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Transplantation of Human Cortically-Specified Neuroepithelial Progenitor Cells Leads to Improved Functional Outcomes in a Mouse Model of Stroke.

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Islam, Rehnuma 
Drecun, Stasja 
Varga, Balazs V 
Vonderwalde, Ilan 
Siu, Ricky 


Stroke is a leading cause of death and long-term disability worldwide. Current therapeutic options are limited in terms of their time for implementation and efficacy in promoting recovery. Cell transplantation has been shown to have promise in several animal models however significant challenges remain, including the optimal source of cells to promote neural repair. Here, we report on the use of a population of human ESC derived, cortically specified, neuroepithelial precursor cells (cNEPs) that are neurally restricted in their lineage potential. CNEPs have the potential to give rise to mature neural cell types following transplantation, including neurons, astrocytes and oligodendrocytes. With a view towards translation, we sought to determine whether this human cell source was effective in promoting improved functional outcomes following stroke. Undifferentiated cNEPs were transplanted in a pre-clinical endothelin-1 (ET-1) model of ischemic motor cortical stroke in immunocompromised SCID-beige mice and cellular and functional outcomes were assessed. We demonstrate that cNEP transplantation in the acute phase (4 days post-stroke) improves motor function as early as 20 days post-stroke, compared to stroke-injured, non-transplanted mice. At the time of recovery, a small fraction (<6%) of the transplanted cNEPs are observed within the stroke injury site. The surviving cells expressed the immature neuronal marker, doublecortin, with no differentiation into mature neural phenotypes. At longer survival times (40 days), the majority of recovered, transplanted mice had a complete absence of surviving cNEPS. Hence, human cNEPs grafted at early times post-stroke support the observed functional recovery following ET-1 stroke but their persistence is not required, thereby supporting a by-stander effect rather than cell replacement.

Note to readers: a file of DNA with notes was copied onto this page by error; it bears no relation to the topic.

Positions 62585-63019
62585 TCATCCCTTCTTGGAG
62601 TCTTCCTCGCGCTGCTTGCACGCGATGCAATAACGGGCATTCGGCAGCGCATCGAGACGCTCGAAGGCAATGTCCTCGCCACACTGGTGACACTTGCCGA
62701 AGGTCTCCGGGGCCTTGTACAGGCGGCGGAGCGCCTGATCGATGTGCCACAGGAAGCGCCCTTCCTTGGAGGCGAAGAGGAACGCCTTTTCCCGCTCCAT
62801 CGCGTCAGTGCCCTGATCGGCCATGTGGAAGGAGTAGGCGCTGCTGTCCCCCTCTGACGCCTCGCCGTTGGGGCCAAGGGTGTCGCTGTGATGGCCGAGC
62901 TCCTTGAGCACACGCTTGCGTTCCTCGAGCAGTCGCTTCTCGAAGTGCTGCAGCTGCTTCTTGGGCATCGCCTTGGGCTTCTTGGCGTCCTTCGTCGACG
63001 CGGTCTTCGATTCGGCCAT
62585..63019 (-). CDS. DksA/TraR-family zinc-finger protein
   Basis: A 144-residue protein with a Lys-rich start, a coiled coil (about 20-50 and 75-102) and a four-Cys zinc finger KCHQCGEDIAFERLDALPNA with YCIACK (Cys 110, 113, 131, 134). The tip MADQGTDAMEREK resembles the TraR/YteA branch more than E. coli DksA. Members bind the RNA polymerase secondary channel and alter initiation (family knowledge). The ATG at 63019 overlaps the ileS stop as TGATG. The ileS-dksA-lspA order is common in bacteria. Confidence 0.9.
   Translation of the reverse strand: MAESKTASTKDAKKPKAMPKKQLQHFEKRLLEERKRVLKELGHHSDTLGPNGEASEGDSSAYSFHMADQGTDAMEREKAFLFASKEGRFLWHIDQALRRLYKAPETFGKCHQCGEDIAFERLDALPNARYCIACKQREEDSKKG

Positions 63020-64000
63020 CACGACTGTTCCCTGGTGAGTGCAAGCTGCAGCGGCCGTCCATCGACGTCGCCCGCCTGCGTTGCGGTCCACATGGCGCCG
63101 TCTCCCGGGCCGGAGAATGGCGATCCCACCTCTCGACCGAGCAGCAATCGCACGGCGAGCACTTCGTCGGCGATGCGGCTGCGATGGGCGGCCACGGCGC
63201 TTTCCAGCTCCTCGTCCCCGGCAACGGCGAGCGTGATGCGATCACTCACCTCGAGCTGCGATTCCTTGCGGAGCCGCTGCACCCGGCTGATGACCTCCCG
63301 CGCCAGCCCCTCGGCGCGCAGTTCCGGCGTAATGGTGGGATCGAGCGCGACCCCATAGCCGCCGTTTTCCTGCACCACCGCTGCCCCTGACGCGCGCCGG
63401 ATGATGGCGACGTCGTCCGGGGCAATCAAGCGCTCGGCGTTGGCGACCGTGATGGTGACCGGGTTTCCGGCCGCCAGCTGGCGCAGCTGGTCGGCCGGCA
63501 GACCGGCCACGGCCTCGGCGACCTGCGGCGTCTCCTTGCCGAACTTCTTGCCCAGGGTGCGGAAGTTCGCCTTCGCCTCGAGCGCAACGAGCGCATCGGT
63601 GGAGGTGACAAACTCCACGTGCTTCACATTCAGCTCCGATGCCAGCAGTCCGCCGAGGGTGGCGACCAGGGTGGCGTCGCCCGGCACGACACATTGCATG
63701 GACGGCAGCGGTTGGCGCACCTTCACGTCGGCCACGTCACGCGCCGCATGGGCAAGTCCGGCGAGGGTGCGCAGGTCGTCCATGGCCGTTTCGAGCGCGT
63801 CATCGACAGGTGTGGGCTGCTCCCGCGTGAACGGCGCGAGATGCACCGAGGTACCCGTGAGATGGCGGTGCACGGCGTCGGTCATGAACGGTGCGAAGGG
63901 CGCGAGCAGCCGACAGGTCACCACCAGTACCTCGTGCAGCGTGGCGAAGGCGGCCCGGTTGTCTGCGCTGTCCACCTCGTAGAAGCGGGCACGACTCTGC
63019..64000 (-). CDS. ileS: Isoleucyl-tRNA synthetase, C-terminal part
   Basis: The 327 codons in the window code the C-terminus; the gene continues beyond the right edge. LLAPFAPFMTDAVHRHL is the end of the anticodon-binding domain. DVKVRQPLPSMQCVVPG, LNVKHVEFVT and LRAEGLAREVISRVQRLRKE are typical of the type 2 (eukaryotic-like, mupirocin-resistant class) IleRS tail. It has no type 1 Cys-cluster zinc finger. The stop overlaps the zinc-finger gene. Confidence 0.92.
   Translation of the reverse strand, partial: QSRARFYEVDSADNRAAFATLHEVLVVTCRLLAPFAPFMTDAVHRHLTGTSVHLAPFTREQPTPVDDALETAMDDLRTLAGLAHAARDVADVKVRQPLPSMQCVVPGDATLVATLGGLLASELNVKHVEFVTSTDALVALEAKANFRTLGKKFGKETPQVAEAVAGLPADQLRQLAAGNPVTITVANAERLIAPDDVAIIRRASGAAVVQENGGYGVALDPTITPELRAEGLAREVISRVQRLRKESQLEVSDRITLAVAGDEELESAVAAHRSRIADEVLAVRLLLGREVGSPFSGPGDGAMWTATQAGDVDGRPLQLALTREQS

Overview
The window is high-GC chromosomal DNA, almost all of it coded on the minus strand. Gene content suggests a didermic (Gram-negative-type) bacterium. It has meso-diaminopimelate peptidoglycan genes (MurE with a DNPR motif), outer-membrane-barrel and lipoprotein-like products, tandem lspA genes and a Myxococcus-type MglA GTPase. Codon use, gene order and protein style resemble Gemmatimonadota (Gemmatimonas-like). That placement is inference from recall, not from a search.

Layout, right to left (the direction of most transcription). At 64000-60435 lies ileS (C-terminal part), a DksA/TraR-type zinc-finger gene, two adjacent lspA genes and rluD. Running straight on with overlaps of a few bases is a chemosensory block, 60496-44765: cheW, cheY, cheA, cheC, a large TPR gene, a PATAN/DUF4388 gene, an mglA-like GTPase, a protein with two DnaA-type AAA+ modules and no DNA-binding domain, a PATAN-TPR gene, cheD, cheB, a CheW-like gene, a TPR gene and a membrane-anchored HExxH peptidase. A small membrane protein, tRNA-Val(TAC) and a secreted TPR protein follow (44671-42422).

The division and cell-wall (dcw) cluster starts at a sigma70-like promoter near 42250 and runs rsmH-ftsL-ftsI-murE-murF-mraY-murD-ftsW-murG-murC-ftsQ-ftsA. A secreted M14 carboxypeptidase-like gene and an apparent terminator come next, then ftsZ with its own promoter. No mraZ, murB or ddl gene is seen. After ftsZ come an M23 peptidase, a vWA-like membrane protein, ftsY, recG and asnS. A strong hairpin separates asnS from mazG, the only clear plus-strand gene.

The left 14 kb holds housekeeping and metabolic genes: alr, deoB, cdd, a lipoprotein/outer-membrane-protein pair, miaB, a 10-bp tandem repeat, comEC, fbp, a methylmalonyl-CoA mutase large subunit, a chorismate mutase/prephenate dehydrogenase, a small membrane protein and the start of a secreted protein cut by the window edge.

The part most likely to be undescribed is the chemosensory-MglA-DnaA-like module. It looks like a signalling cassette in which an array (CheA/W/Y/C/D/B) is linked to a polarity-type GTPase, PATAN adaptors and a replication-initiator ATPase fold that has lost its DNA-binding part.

human neuroepithelial cell, human stem cell transplantation, immunogenic response, mouse behavior, stem cell survival and differentiation, stroke

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Front Cell Neurosci

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Frontiers Media SA